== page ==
Royal Naval Armaments Depot

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A Royal Naval Armament Depot (RNAD) was a group of armament depots dedicated to supplying the needs of the Royal Navy as well as the Royal Air Force, British Army and foreign/commonwealth governments; they were sister depots of Royal Naval Cordite Factories, Royal Naval Torpedo and Royal Naval Mine Depots. Between 1965 and 1994, they were part of the Royal Naval Supply and Transport Service (RNSTS).

Most RNADs were located near to Royal Navy Dockyards to facilitate the transfer of armaments between the depot and the warships; but not too close to minimise the risk of any accident or explosion in the depot causing damage to warships. The term RNAD is no longer in use, except for RNAD Coulport which is the UK Strategic Weapon Facility for the Trident Missile System. The RNSTS has also ceased to exist; first renamed the 'Warship Support Agency', it went on to form part of the tri-service Defence Logistics Organisation, which is now part of the Defence Equipment and Support (DE&S) conglomerate. Those RNADs (except Coulport) that are still in use today are known as Defence Munitions centres (DM), e.g. DM Beith.



The earliest Naval Ordnance Depots, which later became RNADs, were built by the Board of Ordnance. Many were former forts with large gunpowder magazines and other facilities, such as at Priddy's Hard and Upnor Castle. The Board of Ordnance was responsible for all forts and armaments within the United Kingdom as well as the British Empire.[1] When the Board of Ordnance was abolished in 1855, control passed first to the War Office, then in 1891 to the Admiralty.[2]

On 1 January 1965 control of the armament depots passed to the Ministry of Defence and they became part of the Royal Naval Supply and Transport Service (RNSTS).[2] The RNSTS was formed from an amalgamation of the Directorates of Naval Stores, Victualling, Armament Supply, and Movements.[3]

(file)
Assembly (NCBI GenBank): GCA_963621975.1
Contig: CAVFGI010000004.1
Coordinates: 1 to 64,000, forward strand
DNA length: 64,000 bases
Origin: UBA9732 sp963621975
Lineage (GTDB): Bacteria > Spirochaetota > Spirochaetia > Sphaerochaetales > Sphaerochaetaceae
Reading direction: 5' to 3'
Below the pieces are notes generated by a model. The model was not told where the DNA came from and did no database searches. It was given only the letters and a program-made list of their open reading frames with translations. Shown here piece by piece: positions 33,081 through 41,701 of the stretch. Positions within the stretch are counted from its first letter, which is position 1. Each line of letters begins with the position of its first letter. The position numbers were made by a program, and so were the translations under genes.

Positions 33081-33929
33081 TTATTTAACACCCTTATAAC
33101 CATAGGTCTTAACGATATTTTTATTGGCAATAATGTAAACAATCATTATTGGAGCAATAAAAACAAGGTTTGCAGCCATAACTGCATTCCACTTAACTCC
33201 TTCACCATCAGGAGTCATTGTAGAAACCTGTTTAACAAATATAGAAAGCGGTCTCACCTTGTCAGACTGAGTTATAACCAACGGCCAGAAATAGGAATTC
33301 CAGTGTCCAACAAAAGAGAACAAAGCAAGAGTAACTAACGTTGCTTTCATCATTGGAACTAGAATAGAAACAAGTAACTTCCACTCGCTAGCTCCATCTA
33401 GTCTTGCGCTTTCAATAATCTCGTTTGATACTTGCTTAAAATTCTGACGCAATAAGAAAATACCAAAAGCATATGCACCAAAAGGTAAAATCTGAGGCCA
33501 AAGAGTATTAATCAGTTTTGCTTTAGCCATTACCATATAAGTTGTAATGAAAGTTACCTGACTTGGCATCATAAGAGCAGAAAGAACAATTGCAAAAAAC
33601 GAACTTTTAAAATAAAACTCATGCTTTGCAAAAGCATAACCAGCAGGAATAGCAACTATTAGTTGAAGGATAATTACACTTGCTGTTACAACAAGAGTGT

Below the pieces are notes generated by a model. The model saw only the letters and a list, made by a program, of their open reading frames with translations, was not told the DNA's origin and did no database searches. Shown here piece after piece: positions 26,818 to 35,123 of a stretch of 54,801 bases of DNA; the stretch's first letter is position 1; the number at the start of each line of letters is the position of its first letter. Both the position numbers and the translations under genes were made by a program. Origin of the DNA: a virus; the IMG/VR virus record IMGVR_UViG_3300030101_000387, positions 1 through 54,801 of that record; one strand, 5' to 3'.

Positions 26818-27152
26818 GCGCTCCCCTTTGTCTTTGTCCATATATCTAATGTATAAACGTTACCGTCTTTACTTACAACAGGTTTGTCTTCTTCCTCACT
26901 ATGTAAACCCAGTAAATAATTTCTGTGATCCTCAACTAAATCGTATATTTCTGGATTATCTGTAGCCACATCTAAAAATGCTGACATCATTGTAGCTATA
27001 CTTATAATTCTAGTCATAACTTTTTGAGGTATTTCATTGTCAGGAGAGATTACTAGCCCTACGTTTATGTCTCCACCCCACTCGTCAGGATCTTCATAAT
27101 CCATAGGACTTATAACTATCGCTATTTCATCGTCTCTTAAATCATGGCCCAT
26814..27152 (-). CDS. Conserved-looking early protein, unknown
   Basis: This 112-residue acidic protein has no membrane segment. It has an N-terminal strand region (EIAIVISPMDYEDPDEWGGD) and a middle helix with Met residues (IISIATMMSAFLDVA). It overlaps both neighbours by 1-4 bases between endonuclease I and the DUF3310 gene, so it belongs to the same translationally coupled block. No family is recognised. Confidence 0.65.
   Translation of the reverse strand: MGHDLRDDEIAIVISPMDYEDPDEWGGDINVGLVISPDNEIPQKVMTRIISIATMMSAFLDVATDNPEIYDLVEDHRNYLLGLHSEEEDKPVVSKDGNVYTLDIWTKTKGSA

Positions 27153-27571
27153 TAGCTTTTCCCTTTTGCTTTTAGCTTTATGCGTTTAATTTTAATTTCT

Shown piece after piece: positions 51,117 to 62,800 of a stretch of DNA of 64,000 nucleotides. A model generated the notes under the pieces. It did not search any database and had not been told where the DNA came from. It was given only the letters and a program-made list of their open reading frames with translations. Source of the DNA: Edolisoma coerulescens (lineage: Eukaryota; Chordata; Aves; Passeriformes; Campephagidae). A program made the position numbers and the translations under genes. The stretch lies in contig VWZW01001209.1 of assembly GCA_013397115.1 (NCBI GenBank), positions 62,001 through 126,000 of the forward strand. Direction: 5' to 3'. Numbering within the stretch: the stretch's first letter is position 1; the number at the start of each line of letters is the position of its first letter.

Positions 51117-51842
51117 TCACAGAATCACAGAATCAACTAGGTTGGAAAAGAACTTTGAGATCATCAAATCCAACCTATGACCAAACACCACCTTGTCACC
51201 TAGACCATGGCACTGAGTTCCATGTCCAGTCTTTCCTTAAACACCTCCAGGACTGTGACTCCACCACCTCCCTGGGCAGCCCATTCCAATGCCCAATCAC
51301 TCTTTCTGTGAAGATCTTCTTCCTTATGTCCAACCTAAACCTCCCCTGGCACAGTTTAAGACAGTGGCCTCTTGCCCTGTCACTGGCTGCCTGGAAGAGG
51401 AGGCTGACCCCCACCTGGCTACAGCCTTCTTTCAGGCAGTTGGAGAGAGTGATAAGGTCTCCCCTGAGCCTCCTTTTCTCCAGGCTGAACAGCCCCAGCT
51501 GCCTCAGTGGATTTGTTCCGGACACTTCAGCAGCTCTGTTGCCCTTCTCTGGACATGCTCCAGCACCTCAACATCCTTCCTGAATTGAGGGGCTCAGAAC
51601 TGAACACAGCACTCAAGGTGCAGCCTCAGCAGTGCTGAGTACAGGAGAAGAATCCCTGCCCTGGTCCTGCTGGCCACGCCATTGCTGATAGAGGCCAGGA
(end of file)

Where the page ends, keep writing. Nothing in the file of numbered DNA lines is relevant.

Disbandment of the RNSTS[edit]

On 1 April 1994, the RNSTS ceased to exist and was absorbed into the Naval Support Command. The RNADs also lost their independence.

List of RNADs and their status[edit]

Name County Country Years active Status Notes
RNAD Alexandria Egypt Closed
RNAD Antrim Closed
RNAD Beith operational as DM Beith
— RNAD Auchemade Quarry Ayrshire Closed - (sub depot of RNAD Beith)[4]
RNAD Benghaisa Malta Closed
RNAD Broughton Moor Decommissioned
RNAD Bull Point Devon 1852-2009 Closed
RNAD Butcher Island Bombay Closed
RNAD Charlesfield Closed
RNAD Colombo Closed
RNAD Corradino Malta Closed
RNAD Coulport Operational
RNAD Crombie Operational as DM Crombie
— RNAD Bandeath Closed (sub depot of RNAD Crombie)[4]
— RNAD Grangemouth Closed (sub depot of RNAD Crombie)[4]
— RNAD Leadburn Closed (sub depot of RNAD Crombie)[4]
RNAD Dalbeattie Closed
RNAD Dean Hill 1941-2004[5] Closed (latterly DM Dean Hill)
RNAD Ditton Priors Shropshire 1941-1968[6] Closed now an industrial estate
RNAD Ernesettle Devon Operational as DM Plymouth
RNAD Glen Douglas Operational as DM Glen Douglas
RNAD Fort William Closed (sub depot of RNAD Crombie)[4]
— RNAD Achdalieu Closed (sub depot of RNAD Fort William)[4]
— RNAD Annat Closed (sub depot of RNAD Fort William)[4]
— RNAD Caol Farm Closed (sub depot of RNAD Fort William)[4]